Byron York

SANTA BARBARA, Calif. -- You drive up a steep, rough and winding road to reach Ronald Reagan's ranch in the Santa Ynez mountains. For eight years, 1981 to 1989, this place north of Santa Barbara was the Western White House. Reagan spent nearly a year of his time in office here. Now, what he called Rancho del Cielo is pretty much deserted.

But the ranch, tended by a lone caretaker, is still much like it was when Reagan was alive. It's not open to the public; these days, the old adobe house and 688 surrounding acres are owned and carefully maintained by the conservative Young America's Foundation. The group doesn't have the staff or resources to conduct public tours, but they were kind enough to take me on a visit one afternoon last week.

The first thing that comes to mind as you approach the house is how modest it is. The main part of the building was constructed in 1871. Even after Reagan added a couple of rooms when he bought it in 1975, the whole house measured about 1,500 square feet.

The floors are covered in a brick-patterned linoleum. ("He laid it himself," my guide tells me.) The furniture is plain and comfortable; there are a couple of chairs upholstered in an orange-and-brown patchwork pattern that could have come out of any middle-class American den of the 1970s. Western art hangs on the walls.

The bedroom is small and plain, with what looks like an old Ethan Allen chest and two bedside tables that had to be turned sideways because the room wasn't wide enough to fit them. Reagan's nearby bathroom has a modular shower and a toilet squeezed in a tiny nook.

Any budget hotel down the road has more comfortable accommodations. Reagan, who with his wife was pilloried for having a plutocrat's taste, in fact enjoyed a level of simplicity beyond what most vacationing Americans would accept.

The house is nestled on the edge of a mountainside meadow. It's idyllic, but if you drive about five minutes away, you'll find another spot on the property, at the top of a hill, where the president could have built a new home, perhaps an impressive monument to himself, with fabulous views of the Pacific to the west and the valley to the east. Instead, Reagan preferred the little house by the meadow.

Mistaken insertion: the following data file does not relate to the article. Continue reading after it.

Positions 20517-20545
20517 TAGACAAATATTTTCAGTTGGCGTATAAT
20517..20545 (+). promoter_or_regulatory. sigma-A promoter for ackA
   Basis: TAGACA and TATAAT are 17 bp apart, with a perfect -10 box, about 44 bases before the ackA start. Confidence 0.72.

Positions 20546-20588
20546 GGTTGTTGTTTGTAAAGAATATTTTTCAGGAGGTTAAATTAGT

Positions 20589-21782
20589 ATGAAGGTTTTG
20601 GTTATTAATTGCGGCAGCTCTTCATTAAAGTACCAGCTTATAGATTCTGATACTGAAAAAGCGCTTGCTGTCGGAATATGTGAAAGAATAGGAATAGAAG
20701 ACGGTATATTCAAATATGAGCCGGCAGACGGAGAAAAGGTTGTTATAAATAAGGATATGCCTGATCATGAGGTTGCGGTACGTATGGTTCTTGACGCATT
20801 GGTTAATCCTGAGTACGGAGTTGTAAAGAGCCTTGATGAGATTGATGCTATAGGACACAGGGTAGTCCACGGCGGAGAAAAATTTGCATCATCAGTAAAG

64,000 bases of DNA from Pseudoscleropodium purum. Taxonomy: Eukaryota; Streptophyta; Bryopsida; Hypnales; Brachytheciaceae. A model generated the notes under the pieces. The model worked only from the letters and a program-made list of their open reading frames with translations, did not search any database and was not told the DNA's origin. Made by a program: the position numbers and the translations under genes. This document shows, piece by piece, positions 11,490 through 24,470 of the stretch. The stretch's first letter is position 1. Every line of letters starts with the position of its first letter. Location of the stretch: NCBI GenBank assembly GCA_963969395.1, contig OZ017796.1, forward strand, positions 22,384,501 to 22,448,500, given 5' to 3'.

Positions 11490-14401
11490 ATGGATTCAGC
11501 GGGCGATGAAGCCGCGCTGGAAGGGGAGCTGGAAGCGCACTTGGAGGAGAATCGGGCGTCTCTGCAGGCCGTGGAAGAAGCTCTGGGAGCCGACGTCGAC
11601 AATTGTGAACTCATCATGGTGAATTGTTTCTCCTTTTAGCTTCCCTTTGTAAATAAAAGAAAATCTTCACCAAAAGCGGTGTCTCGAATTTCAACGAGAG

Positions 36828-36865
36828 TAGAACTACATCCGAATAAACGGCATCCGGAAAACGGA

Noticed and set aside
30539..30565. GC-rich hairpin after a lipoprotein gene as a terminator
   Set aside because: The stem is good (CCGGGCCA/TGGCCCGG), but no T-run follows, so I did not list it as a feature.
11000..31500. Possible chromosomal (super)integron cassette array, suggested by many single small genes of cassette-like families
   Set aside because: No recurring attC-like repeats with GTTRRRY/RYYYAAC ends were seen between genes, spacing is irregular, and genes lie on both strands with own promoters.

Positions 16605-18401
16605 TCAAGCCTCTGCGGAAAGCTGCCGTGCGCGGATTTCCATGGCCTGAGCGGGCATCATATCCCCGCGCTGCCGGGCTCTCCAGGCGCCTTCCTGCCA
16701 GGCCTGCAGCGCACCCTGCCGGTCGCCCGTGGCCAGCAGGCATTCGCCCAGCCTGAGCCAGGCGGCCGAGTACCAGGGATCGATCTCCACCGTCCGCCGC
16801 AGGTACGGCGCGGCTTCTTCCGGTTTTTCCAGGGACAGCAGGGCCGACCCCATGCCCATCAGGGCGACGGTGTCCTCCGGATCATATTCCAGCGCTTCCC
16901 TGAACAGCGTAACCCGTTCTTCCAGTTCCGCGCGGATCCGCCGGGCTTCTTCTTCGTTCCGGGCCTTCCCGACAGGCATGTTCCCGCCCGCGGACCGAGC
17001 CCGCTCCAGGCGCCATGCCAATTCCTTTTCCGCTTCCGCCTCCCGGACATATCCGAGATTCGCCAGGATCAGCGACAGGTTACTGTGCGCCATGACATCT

Walking around the ranch, you can't help thinking about the current Republican Party and its relationship to Reagan. One feeling the ranch produces -- nearly forces on you -- is the realization that the 1980s were a long time ago. When Reagan took office, the top income tax rate was 70 percent. The Cold War had entered one of its most dangerous phases.

By the end of his administration, Reagan had reduced that confiscatory 70 percent tax rate to 28 percent. And he won the Cold War. Most presidents don't leave much to remember them by. Reagan has two great legacies.

But what does it mean for America today? Certainly low taxes and a strong national defense remain bedrock principles for conservative Republicans. And when Democrats argue, as Sen. Charles Schumer did recently, that the Reaganite "traditional-values kind of arguments and strong foreign policy, all that is over" -- well, someday they might discover otherwise.

But what specific policy proposal would Reagan embrace today to deal with skyrocketing healthcare costs? The credit crunch? Immigration? No one can really say.

Perhaps it would be more instructive to look at the man himself. Over a lifetime of thought and study -- he was 69 when he became president -- Reagan developed a set of core principles that guided whatever he did. To those core principles -- liberty, free enterprise, American exceptionalism -- he added his own personal qualities. He was a serious reader, a self-improver, decidedly non-cynical, avowedly non-Washington and deeply patriotic. A gift for communicating made those qualities instantly recognizable to the American public.

As you walk around the old ranch, and see the private spaces where he spent so much time, you realize perhaps more than ever before that it was Reagan's character that made his triumphs possible. For Republicans, coherent positions on today's policy debates will emerge in time. The tougher question is where they will find a leader like Ronald Reagan again.


Byron York

Byron York, chief political correspondent for The Washington Examiner